You'll find Angelina and Crystalina at Textura Trading
Ellen's book, Dragonfly Sky gives full step by step instructions on making Angelina moons, or see her video on YouTube

Monday, February 1, 2010

Who bent my scissors? Pelican Applique are bent for a purpose

Probably the oddest tool I bring out of my bag at a class are my pelican scissors. These are not little scissors with pelicans on the handle( although I've seen something awfully close to that and it was cute.) These are scissors that are bent oddly and have a bill.


These are my warhorse scissors. They were originally made for rug workers. The bill in was made flat so you could cut the loops of the rug evenly. The bend makes the blade slip right along the edge where you're cutting.


What I love these scissors for is appliqué. You can cut directly on the line, as close as you need. I use them for almost everything. They're perfect for cutting shapes, cut-away and mole` appliqué and for those sad moments when you need to cut mats out of your cat's fur. Momo thinks it's a dreadful idea, but then again, he doesn't want to be brushed either.


Joking aside, and the cat trim is not a joke, they're perfect for cutting an edge you need to stitch around. The closer you can cut the edge, the tighter and neater your stitched edging around it will be.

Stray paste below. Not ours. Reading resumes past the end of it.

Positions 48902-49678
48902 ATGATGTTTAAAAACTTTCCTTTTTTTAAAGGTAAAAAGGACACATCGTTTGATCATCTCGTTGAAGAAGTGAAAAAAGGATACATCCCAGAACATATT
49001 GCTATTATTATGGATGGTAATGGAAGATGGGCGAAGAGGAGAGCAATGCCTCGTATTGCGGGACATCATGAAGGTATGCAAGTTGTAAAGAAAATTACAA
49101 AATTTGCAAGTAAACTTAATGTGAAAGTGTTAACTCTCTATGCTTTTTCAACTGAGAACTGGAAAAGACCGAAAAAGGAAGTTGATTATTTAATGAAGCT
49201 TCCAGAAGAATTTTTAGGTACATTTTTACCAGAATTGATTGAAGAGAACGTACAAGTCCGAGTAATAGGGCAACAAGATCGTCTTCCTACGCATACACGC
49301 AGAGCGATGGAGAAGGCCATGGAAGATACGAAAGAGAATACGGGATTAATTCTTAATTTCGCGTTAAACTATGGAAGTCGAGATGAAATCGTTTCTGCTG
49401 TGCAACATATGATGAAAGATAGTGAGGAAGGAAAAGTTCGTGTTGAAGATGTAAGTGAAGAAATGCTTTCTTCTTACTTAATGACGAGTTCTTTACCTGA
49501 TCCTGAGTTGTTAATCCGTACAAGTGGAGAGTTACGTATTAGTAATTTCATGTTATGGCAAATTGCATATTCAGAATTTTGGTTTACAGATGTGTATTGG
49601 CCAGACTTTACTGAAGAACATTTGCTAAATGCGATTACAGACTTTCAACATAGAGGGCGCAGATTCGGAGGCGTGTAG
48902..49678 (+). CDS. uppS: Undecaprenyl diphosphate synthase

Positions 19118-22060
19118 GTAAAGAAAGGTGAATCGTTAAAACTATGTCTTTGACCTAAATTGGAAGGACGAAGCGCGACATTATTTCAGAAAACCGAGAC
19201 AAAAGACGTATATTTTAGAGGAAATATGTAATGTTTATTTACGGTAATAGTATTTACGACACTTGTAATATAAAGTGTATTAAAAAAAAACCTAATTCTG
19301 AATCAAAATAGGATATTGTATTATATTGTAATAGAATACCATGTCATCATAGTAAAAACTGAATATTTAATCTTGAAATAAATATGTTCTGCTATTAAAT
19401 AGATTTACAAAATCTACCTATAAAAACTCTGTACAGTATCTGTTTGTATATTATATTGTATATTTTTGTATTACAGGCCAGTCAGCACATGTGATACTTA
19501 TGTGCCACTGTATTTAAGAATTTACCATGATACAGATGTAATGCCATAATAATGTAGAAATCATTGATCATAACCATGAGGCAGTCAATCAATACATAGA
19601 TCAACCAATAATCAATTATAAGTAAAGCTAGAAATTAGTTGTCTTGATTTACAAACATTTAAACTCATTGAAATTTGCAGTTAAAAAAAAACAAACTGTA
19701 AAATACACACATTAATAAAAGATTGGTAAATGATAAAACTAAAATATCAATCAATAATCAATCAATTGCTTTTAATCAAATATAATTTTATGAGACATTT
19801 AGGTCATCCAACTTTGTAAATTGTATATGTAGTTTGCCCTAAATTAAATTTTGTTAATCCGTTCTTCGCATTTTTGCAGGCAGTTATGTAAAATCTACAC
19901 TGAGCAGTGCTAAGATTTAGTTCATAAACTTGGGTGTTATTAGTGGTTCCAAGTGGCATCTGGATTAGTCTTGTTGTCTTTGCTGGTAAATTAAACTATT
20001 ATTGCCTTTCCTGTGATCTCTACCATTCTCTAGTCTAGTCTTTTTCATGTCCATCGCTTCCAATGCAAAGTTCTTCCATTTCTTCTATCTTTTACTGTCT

Do I have a separate pair for paper? That would assume I was organized enough to find two pairs of scissors at the same time. I'm afraid that doesn't happen.I just buy a bunch of them and use them until something awful happens to them.




Sadly, they do not come in a left-handed version. It is unfair, and I apologize.


Gingher makes the best version of these and they're worthy. You can sharpen them on a stone, if they get dull. Don't drop them, though. They can spring out of alignment, and that's the end of that.


Amazon has them available. They're listed as





Gingher G-6R 6-Inch Knife-Edge Appliqué Scissors


But it's always best to buy from your local sewing store if you can. You're local store is a treasure that deserves your support and patronage.


Wrapping it up:Pelican appliqué scissors are perfect for just that, cutting the best appliqué edge.

Dragonfly